The androgynous, sporty look of the player (with a tanned body! Something unthinkable in the 1800s), looking away, unbothered by the viewer, is a prime example of the independent woman of the 1920s. The realistic manner of the work, soft, golden light, and abstract patterns of the dress and net create a modern, yet almost melancholic composition, which, according to Hans-Peter Wipplinger, was partly influenced by fashion photography.

The Degenerate Art

new objectivity: Otto Dix, Old Couple, 1923, Nationalgalerie, Staatliche Museen zu Berlin, Berlin, Germany. Photo: Staatliche Museen zu Berlin, Nationalgalerie/André van Linn © Bildrecht, Wien 2023.

Otto Dix, Old Couple, 1923, Nationalgalerie, Staatliche Museen zu Berlin, Berlin, Germany. Photo: Staatliche Museen zu Berlin, Nationalgalerie/André van Linn © Bildrecht, Wien 2023.

The New Objectivity came to an abrupt end in 1933 with the fall of the Weimar Republic and the Nazis taking over the power in the country. Most of the modern artistic expression, and New Objectivity, in particular, was deemed “degenerate art.” The naturalistic, often satirical manner, drenched with anti-bourgeois and Marxist ideas, did not fit Hitler’s vision of art.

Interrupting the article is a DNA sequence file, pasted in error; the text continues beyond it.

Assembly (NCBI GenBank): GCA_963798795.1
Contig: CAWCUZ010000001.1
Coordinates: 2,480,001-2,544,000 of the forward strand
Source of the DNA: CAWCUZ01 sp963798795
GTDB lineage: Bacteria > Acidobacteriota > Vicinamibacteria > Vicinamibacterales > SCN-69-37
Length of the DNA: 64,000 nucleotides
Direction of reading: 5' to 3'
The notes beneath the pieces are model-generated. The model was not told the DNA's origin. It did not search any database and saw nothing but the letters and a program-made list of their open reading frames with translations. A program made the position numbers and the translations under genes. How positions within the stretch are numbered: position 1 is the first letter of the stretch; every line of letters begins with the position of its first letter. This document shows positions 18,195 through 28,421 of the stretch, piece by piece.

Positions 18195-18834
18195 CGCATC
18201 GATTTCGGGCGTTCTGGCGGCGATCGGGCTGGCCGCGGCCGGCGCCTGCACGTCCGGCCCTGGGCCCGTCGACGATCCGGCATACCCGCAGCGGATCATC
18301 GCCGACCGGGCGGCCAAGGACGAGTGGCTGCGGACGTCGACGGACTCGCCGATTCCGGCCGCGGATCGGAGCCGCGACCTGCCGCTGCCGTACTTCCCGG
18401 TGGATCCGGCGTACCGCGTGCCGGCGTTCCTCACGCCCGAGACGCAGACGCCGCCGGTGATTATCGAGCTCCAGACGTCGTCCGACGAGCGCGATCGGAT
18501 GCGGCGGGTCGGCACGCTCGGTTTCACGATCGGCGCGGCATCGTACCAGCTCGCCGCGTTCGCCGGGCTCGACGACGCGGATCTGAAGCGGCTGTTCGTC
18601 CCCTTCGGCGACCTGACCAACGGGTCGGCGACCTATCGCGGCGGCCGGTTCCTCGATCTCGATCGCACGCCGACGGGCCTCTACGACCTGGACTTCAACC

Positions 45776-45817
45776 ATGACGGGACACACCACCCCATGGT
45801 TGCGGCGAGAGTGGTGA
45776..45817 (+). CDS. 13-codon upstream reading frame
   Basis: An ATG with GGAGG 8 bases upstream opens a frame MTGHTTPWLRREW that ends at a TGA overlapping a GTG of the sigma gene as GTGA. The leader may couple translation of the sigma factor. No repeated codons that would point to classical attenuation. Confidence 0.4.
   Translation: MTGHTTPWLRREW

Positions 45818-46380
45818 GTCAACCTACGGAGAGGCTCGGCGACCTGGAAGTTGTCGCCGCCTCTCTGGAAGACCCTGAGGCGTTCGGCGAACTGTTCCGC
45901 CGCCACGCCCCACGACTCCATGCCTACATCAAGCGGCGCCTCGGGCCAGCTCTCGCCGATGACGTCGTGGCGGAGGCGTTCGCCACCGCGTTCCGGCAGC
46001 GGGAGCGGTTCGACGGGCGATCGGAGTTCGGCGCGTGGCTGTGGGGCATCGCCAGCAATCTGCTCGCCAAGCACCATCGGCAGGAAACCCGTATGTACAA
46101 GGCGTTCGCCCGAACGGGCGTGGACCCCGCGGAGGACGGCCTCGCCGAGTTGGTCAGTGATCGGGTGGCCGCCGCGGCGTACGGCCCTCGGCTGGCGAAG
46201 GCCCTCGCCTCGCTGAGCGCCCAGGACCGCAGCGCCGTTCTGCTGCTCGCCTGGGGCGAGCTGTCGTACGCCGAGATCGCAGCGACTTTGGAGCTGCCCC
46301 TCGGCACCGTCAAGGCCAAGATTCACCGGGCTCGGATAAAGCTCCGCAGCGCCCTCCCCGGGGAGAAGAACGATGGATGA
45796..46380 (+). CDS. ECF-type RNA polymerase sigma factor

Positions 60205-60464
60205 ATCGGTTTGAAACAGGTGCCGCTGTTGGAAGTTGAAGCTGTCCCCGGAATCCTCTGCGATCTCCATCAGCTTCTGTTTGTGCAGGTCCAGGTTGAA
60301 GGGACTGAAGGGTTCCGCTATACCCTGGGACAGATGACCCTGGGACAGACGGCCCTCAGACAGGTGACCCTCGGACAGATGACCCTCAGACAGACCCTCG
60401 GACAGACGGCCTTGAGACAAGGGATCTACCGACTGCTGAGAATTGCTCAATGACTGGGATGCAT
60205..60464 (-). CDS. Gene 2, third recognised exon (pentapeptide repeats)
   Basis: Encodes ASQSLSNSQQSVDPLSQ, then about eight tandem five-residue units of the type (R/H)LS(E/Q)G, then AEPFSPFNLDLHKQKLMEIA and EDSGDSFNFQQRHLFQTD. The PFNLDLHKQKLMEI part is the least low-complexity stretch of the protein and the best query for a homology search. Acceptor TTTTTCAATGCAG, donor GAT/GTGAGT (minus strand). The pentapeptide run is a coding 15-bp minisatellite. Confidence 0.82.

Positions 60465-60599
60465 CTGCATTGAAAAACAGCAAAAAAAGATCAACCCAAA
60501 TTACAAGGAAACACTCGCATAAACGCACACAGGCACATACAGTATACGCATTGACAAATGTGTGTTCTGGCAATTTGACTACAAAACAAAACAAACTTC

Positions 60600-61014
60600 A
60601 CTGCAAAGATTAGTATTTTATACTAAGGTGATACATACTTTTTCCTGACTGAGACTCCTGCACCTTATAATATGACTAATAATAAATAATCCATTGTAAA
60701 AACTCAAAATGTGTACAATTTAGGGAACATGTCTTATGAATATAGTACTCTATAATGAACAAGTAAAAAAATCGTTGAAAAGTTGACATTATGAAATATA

Soon the “degenerate artists” faced persecution—they were dismissed from the art academies and associations, while their houses and studios were searched by the police. The works of the New Objectivity were banned from exhibitions, seized by the authorities, or even destroyed. Facing these hardships, many artists decided to leave the country, some withdrew from artistic life, while others turned to support the regime. Those who opposed the new political reality faced further persecution, including concentration camps during the Second World War.

The exhibition Splendor and Misery: The New Objectivity in Germany is on view at the Leopold Museum in Vienna, Austria, from May 24 until September 29, 2024.